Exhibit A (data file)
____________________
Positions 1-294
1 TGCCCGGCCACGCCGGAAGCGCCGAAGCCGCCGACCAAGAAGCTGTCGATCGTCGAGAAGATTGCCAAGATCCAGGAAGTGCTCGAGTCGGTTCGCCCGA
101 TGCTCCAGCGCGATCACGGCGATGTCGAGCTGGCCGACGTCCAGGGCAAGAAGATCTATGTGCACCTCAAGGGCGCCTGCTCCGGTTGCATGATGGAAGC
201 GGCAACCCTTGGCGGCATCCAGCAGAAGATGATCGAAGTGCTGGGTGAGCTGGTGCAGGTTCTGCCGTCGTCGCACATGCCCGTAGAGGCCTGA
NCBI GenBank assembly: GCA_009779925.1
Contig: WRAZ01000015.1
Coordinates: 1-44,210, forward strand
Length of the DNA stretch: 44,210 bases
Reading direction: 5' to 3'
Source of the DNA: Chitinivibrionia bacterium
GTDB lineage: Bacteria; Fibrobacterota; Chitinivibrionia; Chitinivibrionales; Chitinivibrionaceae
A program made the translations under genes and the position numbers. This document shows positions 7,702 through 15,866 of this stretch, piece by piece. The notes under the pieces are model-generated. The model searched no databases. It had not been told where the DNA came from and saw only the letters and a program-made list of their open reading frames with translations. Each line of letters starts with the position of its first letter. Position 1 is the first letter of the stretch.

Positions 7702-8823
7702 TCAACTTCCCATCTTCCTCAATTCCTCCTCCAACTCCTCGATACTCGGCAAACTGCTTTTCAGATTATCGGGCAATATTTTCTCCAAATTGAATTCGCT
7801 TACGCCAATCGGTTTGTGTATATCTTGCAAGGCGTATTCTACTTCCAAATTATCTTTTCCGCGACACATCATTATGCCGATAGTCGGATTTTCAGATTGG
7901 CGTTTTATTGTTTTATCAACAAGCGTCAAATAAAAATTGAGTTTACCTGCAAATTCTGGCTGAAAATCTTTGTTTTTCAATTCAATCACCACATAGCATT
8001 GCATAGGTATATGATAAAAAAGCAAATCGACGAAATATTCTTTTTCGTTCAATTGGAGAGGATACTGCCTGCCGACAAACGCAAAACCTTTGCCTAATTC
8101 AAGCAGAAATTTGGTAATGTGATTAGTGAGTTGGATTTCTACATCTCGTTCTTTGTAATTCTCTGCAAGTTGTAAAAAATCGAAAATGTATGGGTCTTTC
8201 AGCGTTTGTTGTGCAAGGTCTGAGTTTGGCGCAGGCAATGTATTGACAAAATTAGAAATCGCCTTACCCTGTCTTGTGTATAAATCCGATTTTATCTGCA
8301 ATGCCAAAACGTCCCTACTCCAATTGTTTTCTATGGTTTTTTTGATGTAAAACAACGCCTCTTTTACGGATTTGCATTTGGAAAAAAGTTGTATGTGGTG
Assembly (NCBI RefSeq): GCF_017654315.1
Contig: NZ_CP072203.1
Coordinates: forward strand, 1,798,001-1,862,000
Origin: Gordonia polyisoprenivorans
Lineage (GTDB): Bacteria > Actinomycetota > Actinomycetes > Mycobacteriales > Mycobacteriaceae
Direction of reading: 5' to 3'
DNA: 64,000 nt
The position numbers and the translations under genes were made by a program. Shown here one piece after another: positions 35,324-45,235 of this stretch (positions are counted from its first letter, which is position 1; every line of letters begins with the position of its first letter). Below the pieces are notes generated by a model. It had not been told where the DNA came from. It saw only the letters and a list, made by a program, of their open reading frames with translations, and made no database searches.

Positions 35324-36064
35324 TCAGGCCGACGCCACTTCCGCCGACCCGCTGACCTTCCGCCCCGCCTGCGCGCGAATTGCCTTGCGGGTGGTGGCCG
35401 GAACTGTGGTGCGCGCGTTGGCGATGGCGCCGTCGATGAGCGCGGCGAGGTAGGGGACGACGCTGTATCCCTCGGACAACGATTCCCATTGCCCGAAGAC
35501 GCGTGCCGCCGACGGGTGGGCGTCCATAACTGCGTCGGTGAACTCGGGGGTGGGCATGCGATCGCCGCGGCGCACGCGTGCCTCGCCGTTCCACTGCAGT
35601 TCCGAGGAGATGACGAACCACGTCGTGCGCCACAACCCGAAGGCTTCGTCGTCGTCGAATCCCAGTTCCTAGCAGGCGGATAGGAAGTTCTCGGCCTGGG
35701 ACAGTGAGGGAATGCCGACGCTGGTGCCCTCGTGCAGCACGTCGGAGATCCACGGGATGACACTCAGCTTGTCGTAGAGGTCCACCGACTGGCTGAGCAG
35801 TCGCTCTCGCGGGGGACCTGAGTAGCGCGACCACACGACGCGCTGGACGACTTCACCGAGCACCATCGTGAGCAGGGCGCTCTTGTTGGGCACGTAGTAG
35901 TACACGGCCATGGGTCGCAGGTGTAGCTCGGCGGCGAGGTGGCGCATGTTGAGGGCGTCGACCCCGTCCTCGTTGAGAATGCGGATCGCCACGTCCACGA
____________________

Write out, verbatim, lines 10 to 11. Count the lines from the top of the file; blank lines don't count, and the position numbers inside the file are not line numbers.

Source of the DNA: Chitinivibrionia bacterium
GTDB lineage: Bacteria; Fibrobacterota; Chitinivibrionia; Chitinivibrionales; Chitinivibrionaceae